In the summer season, a hive includes up to 50,000 workers, several hundred drones and one queen, living in very close surroundings in a warm and humid atmosphere, which is also conducive to the growth of pathogenic bacteria. This might lead you to believe that infections spread easily in a bee hive.
Varroa mite females suck at two bee pupae, a drone pupa (left) and a worker pupa (right). The mites are only about one millimeter in size. Photo: Helga R. Heilmann
However, the bees are well protected against this risk. Firstly, they set great store on hive hygiene. Furthermore, young workers, drones and queens react to bacterial infections with several defense mechanisms of their innate immune system. Bee larvae are also capable of defending themselves effectively against bacteria. All this has been demonstrated in recent years by the Beegroup of Professor Jürgen Tautz at the Biocenter of the University of Würzburg.
Bacteria kill off bee pupae quickly
Still, the insects are defenseless at a certain stage of their development: After pupation of the larvae, their immune system stays completely inactive. This is reported in the journal PLOS ONE by the Würzburg scientists. When bee pupae were exposed to "harmless" Escherichia coli bacteria, this led to their death within only a few hours of infection. "The bacteria proliferated rapidly in the pupae, which apparently caused the death of the latter," says Professor Hildburg Beier, a member of the Beegroup.
In an intact bee hive, the pupae are usually well protected from bacterial infection. They develop in sealed brood combs, which are largely sterile. This is why the insects omit to protect themselves with immune reactions at this life stage. "This is biologically reasonable, because anything else would be quite a waste of energy and material," says Beier. After all, the developmental processes taking place in the cocoon are demanding enough.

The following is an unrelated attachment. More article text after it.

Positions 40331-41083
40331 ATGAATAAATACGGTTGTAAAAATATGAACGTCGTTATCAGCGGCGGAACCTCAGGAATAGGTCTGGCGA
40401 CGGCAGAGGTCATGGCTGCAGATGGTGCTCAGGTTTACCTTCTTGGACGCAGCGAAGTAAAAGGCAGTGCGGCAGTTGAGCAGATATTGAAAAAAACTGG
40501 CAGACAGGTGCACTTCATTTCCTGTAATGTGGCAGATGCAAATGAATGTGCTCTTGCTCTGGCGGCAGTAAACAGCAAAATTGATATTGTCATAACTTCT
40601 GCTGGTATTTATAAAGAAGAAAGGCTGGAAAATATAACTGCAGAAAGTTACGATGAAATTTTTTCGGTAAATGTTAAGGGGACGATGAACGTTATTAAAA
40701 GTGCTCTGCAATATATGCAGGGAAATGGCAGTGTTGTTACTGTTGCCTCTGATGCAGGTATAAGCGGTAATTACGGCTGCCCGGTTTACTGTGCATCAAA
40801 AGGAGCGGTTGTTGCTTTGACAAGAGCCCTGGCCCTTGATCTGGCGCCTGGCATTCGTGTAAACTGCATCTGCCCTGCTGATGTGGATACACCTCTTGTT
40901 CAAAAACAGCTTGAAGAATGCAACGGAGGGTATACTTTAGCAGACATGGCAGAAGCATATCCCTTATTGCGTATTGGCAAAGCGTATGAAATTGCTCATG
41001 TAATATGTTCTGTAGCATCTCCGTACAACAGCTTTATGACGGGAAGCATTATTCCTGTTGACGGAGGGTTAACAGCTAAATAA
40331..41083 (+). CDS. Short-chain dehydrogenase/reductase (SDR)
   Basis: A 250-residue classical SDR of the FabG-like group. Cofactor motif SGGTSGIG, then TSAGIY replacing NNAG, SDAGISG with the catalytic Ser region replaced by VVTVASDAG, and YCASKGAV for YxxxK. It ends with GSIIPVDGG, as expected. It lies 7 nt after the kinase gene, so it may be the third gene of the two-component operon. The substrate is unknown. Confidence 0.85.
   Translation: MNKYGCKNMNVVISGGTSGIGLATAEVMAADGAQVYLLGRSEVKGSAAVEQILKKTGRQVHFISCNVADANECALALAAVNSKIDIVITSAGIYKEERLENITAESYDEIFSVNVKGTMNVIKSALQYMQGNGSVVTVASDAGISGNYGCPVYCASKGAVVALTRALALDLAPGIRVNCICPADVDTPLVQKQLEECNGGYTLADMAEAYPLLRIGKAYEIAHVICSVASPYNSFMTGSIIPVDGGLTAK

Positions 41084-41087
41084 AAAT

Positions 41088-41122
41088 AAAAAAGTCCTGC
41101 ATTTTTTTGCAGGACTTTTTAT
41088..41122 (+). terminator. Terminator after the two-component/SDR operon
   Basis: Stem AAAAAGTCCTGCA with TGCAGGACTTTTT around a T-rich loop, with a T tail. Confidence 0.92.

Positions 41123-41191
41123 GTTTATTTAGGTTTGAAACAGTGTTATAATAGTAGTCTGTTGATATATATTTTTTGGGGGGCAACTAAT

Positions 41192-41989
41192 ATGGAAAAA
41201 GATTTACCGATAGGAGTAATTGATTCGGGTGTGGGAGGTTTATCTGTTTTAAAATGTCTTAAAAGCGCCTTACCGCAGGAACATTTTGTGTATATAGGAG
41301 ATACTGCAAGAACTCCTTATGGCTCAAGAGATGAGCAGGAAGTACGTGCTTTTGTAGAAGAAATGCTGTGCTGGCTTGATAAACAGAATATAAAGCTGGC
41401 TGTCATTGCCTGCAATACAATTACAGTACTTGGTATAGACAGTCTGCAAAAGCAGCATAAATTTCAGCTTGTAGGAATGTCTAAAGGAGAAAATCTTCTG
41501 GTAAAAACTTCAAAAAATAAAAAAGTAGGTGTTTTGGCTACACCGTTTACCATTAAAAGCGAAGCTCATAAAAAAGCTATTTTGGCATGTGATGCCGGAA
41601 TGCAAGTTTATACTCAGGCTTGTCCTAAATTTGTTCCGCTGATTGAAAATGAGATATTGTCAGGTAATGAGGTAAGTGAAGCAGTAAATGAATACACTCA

Do Varroa mites carry bacteria?
The lack of immune responses during the time of pupation might spell doom for the European honey bees. This is due to the Varroa mite (Varroa destructor), a parasite that was introduced from Asia about three decades ago. "The mite is capable of wiping out entire bee colonies, because it transfers pathogenic viruses to the adult insects – as suggested previously," explains Professor Tautz, who is a beekeeper himself.
However, it is now conceivable that the mites pose a danger to the bees in yet another way: The female parasites penetrate into the brood cells and suck at the pupae. It cannot be excluded that they thereby transfer otherwise quite harmless bacteria to the pupae. This would certainly prove fatal to the pupae as the recent experiments of the Beegroup have shown.
Careful control of the parasites necessary
According to the researchers, there is reason to fear that the Varroa mite poses a far greater threat to bees than previously thought. Therefore, we are faced with the permanent and increasingly demanding task to ensure a careful and comprehensive control of this parasite in order to protect our honey bee populations.
"Antibacterial Immune Competence of Honey Bees (Apis mellifera) Is Adapted to Different Life Stages and Environmental Risks", Heike Gätschenberger, Klara Azzami, Jürgen Tautz, Hildburg Beier (2013), PLoS ONE 8(6): e66415. doi:10.1371/journal.pone.0066415
Go to the article in PLOS ONE: http://www.plosone.org/article/info%3Adoi%2F10.1371%2Fjournal.pone.0066415
Prof. Dr. Hildburg Beier, Biocenter at the University of Würzburg, T +49 (0)931 31-84201, firstname.lastname@example.org
Robert Emmerich | Uni Würzburg
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